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Ten Days in Glacier Bay National Park and Preserve

After spending a day in Juneau gearing up, we flew over to Gustavus, Alaska and then got a ride to Bartlett Cove in Glacier Bay National Park and Preserve. We then rented kayaks and headed into Glacier Bay. Shortly after being dropped off by the Day Boat at Mount Wright, the team (left to right, Jacob Hassan, Nick Wiesenberg, Jack Whitehouse and...

Wooster’s Fossils of the Week: Lingulid brachiopod trace fossils from the Middle Jurassic Carmel Formation of southwestern Utah

This is a short trace fossil story with two disappointments, one much more than the other. It involves trace fossils made by lingulid brachiopods, a marine invertebrate group with a very long geological history. The earliest appeared in the Cambrian, and, as you can see from the top image, they are very much alive today. (Image of Lingula anatina from...

Alaska Day 5 – Juneau

There are two legs to the project this summer. Lilly and Fred are headed back to the Wooster Tree Ring Lab with samples from Kake and Jacob and Jack have arrived. Jack, Jacob, Nick and I will now travel to Glacier Bay for 10 days of sampling ancient forests. As a warmup, the group hiked to Mendenhall Glacier. The glacier is rapidly retreating but we...

Alaska Day 4

A view from the porch of the Forest Service cabin out into the Sound. Day 4 started in the intertidal zone at low tide. Identification of the various intertebrates included the limpet above. This large cockle was squirting water through its syphon and was easily captured. Sea stars are abundant – this one was named Patrick. This sea anemnome...

Alaska Day 3

Coring the furthest north stand of Western Redcedar (Thuja plicata). Celebrating another successful core extraction by Siah. Banana slug on the forest floor. Mounting the redcedar cores at the Forest Service cabin. Also examining cores taken in previous years. Long Beach at Macartney Point. An afternoon of tossing the frisbee and trash cleanup....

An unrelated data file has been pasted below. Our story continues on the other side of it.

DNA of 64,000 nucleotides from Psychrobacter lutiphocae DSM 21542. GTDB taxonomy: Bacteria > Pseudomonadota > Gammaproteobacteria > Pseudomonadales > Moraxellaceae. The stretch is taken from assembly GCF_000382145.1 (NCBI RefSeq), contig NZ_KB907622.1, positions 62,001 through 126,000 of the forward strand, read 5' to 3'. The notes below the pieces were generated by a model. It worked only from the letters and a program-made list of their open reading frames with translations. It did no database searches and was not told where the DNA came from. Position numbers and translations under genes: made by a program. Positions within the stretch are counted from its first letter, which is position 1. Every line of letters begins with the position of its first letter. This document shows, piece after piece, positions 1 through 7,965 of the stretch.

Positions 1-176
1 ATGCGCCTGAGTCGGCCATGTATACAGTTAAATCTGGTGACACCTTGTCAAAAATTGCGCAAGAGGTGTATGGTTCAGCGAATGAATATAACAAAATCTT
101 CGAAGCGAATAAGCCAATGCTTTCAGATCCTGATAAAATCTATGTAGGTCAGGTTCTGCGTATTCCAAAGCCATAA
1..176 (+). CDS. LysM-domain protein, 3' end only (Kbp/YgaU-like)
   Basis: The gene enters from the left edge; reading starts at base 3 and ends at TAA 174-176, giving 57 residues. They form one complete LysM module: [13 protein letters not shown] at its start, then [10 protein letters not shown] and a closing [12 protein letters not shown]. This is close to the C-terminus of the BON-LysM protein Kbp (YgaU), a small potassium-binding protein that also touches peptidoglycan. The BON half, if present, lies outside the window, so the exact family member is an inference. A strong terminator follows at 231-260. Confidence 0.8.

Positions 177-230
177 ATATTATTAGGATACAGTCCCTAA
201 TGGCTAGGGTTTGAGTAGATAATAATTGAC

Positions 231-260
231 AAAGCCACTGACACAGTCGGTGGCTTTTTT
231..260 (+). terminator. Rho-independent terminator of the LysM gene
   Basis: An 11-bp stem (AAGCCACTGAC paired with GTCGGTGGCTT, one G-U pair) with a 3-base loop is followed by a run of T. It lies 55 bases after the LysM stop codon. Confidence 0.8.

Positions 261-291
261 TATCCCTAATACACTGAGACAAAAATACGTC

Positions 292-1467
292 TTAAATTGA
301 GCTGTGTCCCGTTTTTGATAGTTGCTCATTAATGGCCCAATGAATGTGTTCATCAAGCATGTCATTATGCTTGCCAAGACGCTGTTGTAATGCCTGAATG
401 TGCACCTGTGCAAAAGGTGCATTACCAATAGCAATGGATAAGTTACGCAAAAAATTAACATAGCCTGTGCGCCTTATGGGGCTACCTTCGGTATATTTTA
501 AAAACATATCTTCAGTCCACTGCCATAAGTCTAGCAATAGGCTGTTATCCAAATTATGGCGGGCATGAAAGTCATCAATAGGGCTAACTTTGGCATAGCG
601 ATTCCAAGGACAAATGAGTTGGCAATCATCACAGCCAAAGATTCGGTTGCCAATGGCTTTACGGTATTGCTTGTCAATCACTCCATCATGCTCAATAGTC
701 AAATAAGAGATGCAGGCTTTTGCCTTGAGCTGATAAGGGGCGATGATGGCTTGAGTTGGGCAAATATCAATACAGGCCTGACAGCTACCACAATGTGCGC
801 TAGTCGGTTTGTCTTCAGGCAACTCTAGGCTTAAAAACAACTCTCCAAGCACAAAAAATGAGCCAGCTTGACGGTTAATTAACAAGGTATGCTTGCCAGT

Alaska_2022

We arrived in Juneau on Sunday flying from Cleveland to Juneau. The goal of the trip is to work with the AYLS youth group of Kake Alaska (formerly known as TRAYLS) coring trees with both the Wooster group of faculty, staff and students and AYLS learning more about the forests of Southeast, Alaska. Lilly took a great picture of the dock on Auke Lake...

Reflecting on the Earth Sciences Department’s Community Climate Change (CCC) Project

Editor’s note: The following is by Caitlyn Denes (’23). “The Community Climate Change Project sought to document the changes in climate in Wooster, Ohio and surrounding communities. Through the collection, analysis, and interpretation of climatological data, we summarized our findings and developed recommendations to improve the resiliency of the community...

New paper: Early Neoproterozoic stromatolites from south Liaoning Province, China

I’m pleased to announce the online publication of a new paper from a Chinese-American geological team (Zhang et al., 2022). I’m the sole American! My role was minor, being mostly useful for literature review and writing. The senior author is my friend Yong-Li Zhang from Northeastern University, Shenyang. He was my host on my adventurous (and painful)...

The Diatom Lake Adventure: Ice ages, hotel titrations, and the Midwest

Editor’s note: Rising Wooster senior Richard Torres (’23) had a spectacular opportunity this summer (May 31 – June 12, 2022) to participate in a National Science Foundation-funded research trip with Dr. Tom Lowell (on the right) and his team from the University of Cincinnati. Below is Richard’s account. Unless otherwise noted, all the images are from...

Old dogs, old tricks: A very pleasant day of paleontology in the Lower Carboniferous of northeastern Ohio

The weather was perfect today in verdant northeastern Ohio. Bill Ausich (retired paleontologist from The Ohio State University), Nigel Brush (retired geologist/archaeologist from Ashland University), and I (not retired!) have started a project examining the crinoids and associated fossils of the Wooster Shale (Lower Carboniferous) in northeastern Ohio....

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